Simon Scott


When it is dark enough, you can see the stars
Charles A. Beard

There are people who know Simon Scott as member of the renown shoegazer band, Slowdive. I have, unfortunately, never got into their music during their reign (even now I can see Rafael Anton Irisarri glaring down at me for this comment). I have, however, come upon Simon Scott’s music back in 2009, where, for the first time since his playing drums for Slowdive, he has ventured out to release a solo album. Since then, Scott’s music appeared on many of my favorite labels, such as Miasmah, Low Point, Slaapwel, and even 12k. Scott also runs and releases on his very own imprint, Kesh Recordings. His latest full length, Insomni, lands courtesy of Ash International, a long running outlet for Mike Harding, who is already busy with curating releases for Touch.

Insomni opens up with a slowly rising guitar strum slash drone slash noise, perfect as a soundtrack for my early morning walk, as I step out towards a lethargic and barely visible sun. The volume ascents with the climbing star, and soon envelopes every cell of my body. Gentle ambient soundscapes are intermixed with growling distortion, and it is this cocktail of dynamically opposing sonic vibrations that awakens my neurons, and a smile creeps in. The thunder eventually dissolves into a field recording of chirping birds, and Scott’s guitar chords tell their story. Those awakened in the midst of night will recognize this texture of insomnia, mixed with fleeting thoughts within an empty chalice of a mind, and distant sounds of the universe unfolding on its own… all on its own…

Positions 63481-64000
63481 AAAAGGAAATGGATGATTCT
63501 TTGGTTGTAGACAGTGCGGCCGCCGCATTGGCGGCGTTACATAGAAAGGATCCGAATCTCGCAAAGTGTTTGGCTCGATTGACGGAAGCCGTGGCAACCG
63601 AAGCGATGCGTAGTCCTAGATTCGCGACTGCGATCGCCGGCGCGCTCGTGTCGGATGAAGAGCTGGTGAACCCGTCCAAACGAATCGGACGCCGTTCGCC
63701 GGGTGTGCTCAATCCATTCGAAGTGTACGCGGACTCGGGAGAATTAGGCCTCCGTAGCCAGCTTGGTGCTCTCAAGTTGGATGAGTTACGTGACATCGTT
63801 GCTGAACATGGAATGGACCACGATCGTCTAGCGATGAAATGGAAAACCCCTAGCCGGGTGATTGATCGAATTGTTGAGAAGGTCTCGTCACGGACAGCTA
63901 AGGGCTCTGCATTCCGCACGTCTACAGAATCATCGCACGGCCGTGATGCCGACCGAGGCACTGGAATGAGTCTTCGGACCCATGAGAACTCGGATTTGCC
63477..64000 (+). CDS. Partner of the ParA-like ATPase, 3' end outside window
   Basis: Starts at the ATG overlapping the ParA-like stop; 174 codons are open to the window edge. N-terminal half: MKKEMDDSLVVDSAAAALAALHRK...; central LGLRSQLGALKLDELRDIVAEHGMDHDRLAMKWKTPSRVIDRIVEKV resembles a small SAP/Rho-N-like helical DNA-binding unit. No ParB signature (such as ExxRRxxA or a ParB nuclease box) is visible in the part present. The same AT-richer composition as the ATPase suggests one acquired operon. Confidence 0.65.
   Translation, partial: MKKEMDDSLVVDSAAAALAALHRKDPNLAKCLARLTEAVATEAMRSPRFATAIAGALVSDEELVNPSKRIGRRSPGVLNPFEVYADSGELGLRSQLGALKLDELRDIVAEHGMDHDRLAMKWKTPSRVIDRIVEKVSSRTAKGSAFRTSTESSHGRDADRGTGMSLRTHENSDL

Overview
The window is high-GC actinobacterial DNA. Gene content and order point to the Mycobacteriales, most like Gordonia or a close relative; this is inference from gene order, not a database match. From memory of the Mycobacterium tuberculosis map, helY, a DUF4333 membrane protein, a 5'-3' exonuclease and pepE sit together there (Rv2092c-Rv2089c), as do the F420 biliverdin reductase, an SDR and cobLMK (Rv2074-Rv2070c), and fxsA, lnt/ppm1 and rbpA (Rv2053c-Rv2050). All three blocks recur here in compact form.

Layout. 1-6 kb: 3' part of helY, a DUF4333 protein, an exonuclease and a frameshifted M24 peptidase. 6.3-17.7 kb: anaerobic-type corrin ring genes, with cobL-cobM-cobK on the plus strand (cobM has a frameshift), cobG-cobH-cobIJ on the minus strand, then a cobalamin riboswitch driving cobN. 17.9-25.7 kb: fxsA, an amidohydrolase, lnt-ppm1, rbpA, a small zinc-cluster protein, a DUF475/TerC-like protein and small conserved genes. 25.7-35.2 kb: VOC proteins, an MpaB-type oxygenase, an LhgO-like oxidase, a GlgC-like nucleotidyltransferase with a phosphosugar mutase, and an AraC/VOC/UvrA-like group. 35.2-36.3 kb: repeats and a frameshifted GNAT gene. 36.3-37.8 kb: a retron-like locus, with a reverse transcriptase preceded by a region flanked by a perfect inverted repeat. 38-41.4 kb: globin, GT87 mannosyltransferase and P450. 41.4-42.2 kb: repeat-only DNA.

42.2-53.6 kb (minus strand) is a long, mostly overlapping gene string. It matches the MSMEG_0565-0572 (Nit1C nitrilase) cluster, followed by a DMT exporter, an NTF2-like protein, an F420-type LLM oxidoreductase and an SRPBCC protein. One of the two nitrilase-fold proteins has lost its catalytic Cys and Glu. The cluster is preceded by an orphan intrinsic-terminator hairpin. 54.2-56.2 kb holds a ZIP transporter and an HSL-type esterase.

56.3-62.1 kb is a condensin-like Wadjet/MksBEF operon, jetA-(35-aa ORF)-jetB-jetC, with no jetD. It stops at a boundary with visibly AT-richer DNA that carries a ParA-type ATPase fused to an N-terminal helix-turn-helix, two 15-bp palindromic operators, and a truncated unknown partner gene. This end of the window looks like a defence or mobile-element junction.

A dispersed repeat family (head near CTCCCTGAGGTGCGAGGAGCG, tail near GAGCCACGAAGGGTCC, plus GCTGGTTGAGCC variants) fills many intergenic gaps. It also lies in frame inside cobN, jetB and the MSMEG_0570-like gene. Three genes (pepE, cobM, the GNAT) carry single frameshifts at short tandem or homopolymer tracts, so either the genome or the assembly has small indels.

Couldn’t sleep… arose to forage for sound. The hum of the fridge encouraged further investigation of hidden, domestic sounds; the fish tank, dvd player, a broken laptop… Dawn and morning light allowed more sound and the guitar, in its case, beckoned… From darkness to light… -Scott

Insomni pursues its tale through a set of repetitious passages, shimmering light and lo-fi fabric. These are accented with environmental sounds (including the pickup of a cellular electromagnetic interference), wrapping this reverse lullaby into an organic aural pillow of music to wake up to. My favorite moment on the album enters with Scott playing his acoustic guitar (the press release credits a Guild 12-string D-125 and Vintage Guild six-string GF-25) – this is where Scott’s talent as a multi-instrumentalist truly shines – it feels like Simon Scott is all this music, all these sounds, all this one. This is a beautiful record to add to your collection, and if you buy directly from the label you will receive two bonus tracks not available anywhere else. Highly recommended for fans of Rafael Anton Irisarri, William BasinskiLawrence English and Christian Fennesz.


Words by HC